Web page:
Submitted to: Entomological Society of America Annual Meeting
Publication Type: Abstract Only
Publication Acceptance Date: October 8, 2004
Publication Date: November 15, 2004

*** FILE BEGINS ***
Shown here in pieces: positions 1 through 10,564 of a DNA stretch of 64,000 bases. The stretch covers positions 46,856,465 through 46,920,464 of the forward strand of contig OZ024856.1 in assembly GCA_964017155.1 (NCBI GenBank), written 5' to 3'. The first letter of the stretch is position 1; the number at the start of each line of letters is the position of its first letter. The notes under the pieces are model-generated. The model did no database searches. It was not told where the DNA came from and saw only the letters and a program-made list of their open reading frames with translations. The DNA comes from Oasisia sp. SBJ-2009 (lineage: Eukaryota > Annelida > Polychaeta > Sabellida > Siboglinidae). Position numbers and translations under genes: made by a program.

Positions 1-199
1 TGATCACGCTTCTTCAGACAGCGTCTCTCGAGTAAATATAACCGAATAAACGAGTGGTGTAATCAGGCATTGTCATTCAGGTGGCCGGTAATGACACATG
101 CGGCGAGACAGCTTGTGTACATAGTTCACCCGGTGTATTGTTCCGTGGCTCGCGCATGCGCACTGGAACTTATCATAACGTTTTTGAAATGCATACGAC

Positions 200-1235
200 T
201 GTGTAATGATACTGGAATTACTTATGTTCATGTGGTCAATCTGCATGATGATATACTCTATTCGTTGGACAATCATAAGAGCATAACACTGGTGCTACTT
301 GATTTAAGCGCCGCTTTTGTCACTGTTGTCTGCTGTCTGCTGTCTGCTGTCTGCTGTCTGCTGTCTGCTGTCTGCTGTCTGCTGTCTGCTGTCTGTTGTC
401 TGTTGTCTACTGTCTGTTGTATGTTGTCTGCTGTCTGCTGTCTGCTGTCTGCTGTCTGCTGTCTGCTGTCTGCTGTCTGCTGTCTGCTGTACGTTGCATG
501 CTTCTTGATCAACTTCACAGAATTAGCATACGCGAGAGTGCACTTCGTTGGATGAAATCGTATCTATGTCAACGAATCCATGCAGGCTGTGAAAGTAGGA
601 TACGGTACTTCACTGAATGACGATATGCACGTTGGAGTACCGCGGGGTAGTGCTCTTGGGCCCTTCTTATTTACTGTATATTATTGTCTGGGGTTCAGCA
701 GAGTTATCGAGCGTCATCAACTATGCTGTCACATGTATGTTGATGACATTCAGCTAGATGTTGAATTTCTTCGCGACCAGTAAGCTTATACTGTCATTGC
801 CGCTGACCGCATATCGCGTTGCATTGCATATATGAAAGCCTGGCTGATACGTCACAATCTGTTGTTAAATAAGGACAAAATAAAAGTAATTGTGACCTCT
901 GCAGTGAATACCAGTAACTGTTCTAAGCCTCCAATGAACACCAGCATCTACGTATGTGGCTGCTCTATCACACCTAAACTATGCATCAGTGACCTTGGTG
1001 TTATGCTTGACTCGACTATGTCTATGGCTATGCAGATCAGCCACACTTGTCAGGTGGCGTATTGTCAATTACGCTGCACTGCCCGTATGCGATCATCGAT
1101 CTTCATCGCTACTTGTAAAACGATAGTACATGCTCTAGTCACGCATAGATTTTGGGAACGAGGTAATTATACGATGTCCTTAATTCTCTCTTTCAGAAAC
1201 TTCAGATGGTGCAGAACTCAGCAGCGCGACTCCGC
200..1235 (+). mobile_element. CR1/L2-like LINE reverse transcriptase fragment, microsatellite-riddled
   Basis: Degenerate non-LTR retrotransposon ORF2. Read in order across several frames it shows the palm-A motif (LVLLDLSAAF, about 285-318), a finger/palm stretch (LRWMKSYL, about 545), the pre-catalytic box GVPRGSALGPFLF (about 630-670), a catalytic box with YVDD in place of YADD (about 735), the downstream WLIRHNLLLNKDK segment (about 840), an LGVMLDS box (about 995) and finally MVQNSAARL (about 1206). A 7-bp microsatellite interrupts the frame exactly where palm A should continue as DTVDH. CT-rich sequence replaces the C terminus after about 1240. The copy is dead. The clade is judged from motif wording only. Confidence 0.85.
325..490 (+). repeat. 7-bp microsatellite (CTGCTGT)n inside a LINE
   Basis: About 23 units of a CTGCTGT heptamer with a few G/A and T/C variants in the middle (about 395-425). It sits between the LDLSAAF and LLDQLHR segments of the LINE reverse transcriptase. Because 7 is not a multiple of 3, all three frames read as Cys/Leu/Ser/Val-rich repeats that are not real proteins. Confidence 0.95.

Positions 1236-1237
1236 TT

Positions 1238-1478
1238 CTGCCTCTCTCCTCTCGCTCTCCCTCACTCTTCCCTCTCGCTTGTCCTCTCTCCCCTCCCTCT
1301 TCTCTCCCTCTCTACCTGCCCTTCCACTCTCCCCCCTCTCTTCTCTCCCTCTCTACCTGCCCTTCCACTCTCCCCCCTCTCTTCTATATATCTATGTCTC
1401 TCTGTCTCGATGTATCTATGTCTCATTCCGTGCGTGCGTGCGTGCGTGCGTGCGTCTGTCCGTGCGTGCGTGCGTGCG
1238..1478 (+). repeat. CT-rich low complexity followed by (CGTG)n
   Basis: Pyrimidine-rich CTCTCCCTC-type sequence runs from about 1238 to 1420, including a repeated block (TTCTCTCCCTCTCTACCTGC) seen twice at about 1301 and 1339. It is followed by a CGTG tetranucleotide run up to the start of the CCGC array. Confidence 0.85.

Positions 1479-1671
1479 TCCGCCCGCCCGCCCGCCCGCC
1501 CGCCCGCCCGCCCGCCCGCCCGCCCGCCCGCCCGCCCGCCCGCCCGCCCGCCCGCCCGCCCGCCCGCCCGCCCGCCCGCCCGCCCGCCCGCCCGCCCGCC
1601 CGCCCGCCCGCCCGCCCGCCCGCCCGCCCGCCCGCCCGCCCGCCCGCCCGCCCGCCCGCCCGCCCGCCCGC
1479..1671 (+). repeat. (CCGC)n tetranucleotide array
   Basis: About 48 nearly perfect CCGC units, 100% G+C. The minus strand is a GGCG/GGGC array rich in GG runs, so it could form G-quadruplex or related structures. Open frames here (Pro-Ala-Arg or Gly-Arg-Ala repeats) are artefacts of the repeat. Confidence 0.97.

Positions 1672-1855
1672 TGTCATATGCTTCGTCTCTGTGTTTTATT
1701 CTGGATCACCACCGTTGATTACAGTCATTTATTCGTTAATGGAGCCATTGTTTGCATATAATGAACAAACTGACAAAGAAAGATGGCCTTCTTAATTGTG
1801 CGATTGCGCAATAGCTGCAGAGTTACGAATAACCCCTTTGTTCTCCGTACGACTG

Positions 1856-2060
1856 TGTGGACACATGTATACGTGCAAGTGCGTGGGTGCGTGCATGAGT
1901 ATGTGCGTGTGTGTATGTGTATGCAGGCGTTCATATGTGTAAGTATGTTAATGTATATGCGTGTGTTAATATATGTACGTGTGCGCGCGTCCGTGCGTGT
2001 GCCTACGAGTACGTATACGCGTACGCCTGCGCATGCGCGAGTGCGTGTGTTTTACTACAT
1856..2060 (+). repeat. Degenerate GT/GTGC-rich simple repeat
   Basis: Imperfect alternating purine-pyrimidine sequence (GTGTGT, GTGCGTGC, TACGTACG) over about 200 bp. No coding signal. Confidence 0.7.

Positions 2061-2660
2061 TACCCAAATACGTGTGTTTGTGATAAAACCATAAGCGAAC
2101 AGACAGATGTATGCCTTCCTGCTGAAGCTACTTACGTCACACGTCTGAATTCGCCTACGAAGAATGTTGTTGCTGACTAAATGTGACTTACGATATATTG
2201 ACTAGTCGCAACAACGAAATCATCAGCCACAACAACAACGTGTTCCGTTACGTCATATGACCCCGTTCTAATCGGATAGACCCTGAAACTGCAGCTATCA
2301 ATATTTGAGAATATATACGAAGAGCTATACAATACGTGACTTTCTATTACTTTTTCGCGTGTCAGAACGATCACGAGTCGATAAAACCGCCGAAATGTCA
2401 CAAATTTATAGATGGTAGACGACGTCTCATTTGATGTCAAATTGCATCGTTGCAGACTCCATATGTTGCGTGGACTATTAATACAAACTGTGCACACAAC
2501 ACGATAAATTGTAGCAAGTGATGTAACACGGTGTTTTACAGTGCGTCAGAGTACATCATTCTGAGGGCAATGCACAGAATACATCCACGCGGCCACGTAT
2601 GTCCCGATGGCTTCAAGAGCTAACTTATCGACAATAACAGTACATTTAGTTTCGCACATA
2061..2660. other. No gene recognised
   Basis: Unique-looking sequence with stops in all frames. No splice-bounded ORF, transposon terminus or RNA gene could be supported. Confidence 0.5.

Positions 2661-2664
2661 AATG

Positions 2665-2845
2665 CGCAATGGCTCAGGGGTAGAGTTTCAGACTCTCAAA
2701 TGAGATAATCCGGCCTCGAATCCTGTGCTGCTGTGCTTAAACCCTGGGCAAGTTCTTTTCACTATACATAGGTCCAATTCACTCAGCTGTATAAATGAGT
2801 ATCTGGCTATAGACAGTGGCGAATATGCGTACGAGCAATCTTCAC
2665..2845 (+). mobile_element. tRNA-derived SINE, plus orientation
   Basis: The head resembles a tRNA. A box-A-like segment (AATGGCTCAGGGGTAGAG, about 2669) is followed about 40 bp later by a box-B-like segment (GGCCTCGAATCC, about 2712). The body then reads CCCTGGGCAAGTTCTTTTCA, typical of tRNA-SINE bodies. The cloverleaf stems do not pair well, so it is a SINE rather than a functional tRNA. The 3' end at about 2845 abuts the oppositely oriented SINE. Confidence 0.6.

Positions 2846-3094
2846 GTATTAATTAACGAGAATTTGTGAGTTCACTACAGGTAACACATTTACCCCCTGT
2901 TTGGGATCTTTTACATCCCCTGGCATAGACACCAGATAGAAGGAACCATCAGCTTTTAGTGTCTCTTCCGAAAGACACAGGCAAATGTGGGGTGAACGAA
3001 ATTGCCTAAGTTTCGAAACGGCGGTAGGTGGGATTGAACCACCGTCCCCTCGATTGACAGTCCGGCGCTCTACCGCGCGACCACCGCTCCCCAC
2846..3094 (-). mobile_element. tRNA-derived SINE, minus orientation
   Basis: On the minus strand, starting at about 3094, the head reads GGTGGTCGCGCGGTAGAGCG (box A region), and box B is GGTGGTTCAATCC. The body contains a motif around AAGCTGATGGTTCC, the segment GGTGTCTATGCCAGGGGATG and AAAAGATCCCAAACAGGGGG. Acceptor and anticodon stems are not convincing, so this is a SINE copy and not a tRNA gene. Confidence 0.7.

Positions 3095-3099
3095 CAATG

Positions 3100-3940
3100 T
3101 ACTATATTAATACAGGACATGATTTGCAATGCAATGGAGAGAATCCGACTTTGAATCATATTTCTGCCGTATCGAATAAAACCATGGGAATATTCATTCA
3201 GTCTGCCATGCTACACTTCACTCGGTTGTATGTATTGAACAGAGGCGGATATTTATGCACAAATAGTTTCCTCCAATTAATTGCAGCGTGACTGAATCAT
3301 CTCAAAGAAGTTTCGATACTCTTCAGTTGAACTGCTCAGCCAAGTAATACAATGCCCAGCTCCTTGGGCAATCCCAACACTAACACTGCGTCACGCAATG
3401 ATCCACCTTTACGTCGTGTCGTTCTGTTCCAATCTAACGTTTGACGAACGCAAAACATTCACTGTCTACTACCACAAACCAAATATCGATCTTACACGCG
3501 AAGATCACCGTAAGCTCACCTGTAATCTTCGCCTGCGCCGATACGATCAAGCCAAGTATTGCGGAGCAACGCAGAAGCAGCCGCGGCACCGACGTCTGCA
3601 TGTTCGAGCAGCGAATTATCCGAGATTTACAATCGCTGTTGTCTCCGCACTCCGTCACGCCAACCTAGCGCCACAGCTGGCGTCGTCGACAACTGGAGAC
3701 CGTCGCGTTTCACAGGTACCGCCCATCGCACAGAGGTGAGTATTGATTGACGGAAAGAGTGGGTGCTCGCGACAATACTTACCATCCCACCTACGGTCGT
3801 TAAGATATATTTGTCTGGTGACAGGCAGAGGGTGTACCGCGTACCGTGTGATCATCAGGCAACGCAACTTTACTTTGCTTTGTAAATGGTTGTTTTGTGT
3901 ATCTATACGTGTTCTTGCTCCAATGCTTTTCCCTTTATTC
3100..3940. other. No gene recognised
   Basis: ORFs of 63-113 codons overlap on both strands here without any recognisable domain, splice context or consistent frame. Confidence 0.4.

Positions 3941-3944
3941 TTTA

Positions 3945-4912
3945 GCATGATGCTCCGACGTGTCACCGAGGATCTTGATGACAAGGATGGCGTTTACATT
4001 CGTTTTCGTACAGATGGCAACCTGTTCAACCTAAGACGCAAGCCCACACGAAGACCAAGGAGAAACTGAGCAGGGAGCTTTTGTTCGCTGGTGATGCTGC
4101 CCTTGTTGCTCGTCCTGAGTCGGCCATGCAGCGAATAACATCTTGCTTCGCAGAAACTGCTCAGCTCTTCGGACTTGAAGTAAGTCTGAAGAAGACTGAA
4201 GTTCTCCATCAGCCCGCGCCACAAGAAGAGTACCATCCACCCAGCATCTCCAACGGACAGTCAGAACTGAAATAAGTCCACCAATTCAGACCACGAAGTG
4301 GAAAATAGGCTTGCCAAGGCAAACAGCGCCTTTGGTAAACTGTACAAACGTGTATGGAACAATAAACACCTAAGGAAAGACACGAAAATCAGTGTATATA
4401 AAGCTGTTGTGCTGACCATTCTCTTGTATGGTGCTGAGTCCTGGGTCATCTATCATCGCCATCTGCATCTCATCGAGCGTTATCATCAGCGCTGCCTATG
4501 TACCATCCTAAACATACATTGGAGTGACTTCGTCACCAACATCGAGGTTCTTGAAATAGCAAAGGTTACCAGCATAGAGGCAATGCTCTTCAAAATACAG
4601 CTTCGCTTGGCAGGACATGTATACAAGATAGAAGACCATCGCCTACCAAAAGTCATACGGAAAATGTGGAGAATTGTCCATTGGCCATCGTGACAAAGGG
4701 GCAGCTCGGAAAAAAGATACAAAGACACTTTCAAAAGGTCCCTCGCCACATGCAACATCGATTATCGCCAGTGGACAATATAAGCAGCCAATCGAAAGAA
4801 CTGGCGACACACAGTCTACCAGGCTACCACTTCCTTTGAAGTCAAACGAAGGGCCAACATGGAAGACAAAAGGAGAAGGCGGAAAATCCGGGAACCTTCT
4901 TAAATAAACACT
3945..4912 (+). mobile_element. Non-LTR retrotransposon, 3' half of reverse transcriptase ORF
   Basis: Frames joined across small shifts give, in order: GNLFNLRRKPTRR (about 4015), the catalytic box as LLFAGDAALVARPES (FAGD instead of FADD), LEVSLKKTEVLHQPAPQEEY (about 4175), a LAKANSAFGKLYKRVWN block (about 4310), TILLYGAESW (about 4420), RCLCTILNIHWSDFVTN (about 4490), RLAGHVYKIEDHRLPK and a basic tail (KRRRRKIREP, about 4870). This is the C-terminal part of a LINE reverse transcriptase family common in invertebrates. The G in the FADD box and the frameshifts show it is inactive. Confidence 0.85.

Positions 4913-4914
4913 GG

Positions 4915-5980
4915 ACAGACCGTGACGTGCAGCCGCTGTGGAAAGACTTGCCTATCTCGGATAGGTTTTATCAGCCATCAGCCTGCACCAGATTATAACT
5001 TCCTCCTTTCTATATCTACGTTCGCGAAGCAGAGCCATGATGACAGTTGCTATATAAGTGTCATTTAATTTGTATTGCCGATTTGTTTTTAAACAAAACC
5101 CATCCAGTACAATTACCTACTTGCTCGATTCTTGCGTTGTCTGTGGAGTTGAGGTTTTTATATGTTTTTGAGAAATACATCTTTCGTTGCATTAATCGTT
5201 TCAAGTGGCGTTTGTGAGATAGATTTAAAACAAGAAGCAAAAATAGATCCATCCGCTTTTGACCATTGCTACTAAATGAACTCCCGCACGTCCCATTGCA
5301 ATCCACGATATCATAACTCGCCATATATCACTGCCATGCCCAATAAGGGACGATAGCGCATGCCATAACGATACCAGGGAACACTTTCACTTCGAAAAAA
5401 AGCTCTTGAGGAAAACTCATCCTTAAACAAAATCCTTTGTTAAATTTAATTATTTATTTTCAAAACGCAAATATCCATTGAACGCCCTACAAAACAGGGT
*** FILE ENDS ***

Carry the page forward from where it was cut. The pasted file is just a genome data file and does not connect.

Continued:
Citation: Williams, C.E. 2004. Wheat genes responding to virulent and avirulent hessian fly. Entomological Society of America Annual Meeting. Technical Abstract: As plants participate in gene-for-gene interactions with pathogens and insect pests, specific recognition events initiate plant responses that ultimately result in death or containment of the attacker. The complex networks of signal-transduction pathways that respond as plants react to the inflicted damage are poorly characterized for most plant interactions with insects. The first few days after egg hatch are critical for these recognition events in wheat interactions with Hessian fly. During this time, first-instar larvae are known to inject substances into wheat plants initiating events that either lead to resistance and larval death, or trigger the formation of microscopic gall-like tissue at feeding sites in susceptible wheat plants. Wheat gene expression was quantified during both compatible and incompatible interactions with first-instar Hessian fly larvae in order to identify genes that contribute to plant resistance or susceptibility. A few well-known defense response genes were slightly up-regulated during resistance, but wound-induced and oxidative burst genes were unresponsive even though they are commonly involved in defense against other herbivorous insects or microbial pathogens. However, a robust up-regulation was seen for a unique set of salicylic acid-responsive genes that includes lectins and lipoxygenase. A gene similar to those encoding membrane pore-forming proteins was up-regulated in susceptible plants, and may be involved in making plant nutrients available for larval consumption.